In a consultation paper released on Wednesday, the Treasury said it wanted to continue offering protection from British taxes for individuals who set up an offshore trust before they were granted UK-domicile status.
“Wealthy families […] will find it very punitive and administratively burdensome to have to recreate sufficient history of the transactions that may have taken place in the trust,” the paper reads.
However, the Treasury said once an individual gains UK domicile status, they will have to pay tax on benefits they receive from an offshore trust, as well as any underlying entities.
“It will no longer be relevant whether a benefit is received in the UK or overseas, because the value of that benefit will be treated as taxable regardless,” it said.
In the Summer Budget, Chancellor George Osborne revealed the government’s plans to axe permanent non-dom status in a bid to raise £1.5bn in tax.
Abolishing this status means an individual who is resident in the UK for 15 out of 20 years – as opposed to the current 17 years – will be subject to UK tax on their income and capital gains.
The government also plans to double the amount of time it takes for a individual to be classed as non-domiciled after leaving the country, increasing the three-year inheritance tax tail to at least six years.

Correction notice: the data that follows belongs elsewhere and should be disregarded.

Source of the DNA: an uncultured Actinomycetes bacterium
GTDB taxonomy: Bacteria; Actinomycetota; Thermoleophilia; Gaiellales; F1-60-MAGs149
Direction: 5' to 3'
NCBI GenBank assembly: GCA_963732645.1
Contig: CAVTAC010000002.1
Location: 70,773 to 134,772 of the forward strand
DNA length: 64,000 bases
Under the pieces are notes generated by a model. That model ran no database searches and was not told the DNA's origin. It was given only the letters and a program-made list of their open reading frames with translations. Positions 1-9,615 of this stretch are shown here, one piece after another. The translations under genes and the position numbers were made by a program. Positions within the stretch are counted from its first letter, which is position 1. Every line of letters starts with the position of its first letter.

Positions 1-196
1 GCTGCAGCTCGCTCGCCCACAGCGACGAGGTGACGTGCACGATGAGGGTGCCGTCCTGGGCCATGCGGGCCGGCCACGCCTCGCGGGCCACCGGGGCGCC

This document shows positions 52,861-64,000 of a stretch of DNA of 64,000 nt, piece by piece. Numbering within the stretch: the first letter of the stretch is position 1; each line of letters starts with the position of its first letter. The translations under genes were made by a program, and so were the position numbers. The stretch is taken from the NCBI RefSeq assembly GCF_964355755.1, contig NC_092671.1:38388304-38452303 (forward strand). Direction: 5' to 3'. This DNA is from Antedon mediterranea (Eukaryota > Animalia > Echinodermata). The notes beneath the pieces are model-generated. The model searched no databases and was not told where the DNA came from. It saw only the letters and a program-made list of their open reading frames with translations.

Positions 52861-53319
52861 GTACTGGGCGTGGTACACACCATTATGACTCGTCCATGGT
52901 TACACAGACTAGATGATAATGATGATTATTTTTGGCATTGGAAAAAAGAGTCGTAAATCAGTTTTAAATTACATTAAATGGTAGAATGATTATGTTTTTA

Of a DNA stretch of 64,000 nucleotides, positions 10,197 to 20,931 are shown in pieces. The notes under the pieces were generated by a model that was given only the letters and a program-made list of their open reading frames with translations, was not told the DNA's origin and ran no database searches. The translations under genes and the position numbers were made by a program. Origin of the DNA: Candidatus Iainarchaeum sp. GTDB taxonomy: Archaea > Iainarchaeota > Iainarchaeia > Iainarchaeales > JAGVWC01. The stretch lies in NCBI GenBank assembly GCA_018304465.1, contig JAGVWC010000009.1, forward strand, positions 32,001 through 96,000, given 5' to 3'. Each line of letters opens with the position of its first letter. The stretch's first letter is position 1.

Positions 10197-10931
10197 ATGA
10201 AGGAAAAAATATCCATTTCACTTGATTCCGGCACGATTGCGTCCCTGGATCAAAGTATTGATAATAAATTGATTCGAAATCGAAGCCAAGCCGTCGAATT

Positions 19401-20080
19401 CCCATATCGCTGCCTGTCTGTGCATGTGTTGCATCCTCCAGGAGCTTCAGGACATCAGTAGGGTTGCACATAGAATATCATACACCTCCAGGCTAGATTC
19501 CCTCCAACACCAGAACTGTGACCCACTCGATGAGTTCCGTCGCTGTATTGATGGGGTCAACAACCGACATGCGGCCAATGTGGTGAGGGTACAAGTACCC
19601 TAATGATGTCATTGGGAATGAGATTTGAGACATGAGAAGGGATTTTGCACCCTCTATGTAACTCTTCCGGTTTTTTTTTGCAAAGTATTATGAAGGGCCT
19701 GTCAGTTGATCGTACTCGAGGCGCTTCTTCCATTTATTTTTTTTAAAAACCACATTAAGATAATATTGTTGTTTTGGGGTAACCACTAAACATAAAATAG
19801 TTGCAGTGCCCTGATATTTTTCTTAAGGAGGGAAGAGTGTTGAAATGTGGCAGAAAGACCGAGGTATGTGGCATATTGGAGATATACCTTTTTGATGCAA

This means a UK-domicile individual will be liable to pay IHT on their worldwide assets up to six years after leaving the UK.
The new rules are set to come into force in 2017.
These proposals also target UK-born citizens who emigrate overseas and then return to the UK, meaning UK-domiciles who puts money into an excluded property trust will be liable to British tax on their assets if they return to the British Isles.
“The new proposals demonstrate the government is taking a tougher stance both on non-domiciles and on UK expats returning to the UK,” said Gordon Andrews, financial planning expert at Old Mutual Wealth.
“Those born in the UK, but have been domiciled in another country, need to ensure they seek financial advice before they return to the UK.”
“Trusts, such as discounted gift trusts and loan trusts, could now be much more effective than excluded property trusts.”
Partner at accountancy firm Moore Stephens, Gill Smith, suggested the consultation paper is “unhelpfully short on detail”.
“This lack of clarity does not do enough to reassure high net worth individuals who may be considering leaving the UK. There are very complex issues to be addressed that are simply not covered, or painted in extremely broad brush strokes.
“The proposed changes impact on numerous areas of the non-dom rules and it is clear these have not all been considered,” she said, before suggesting there is a risk that an “already extremely complicated area of tax legislation” will get worse.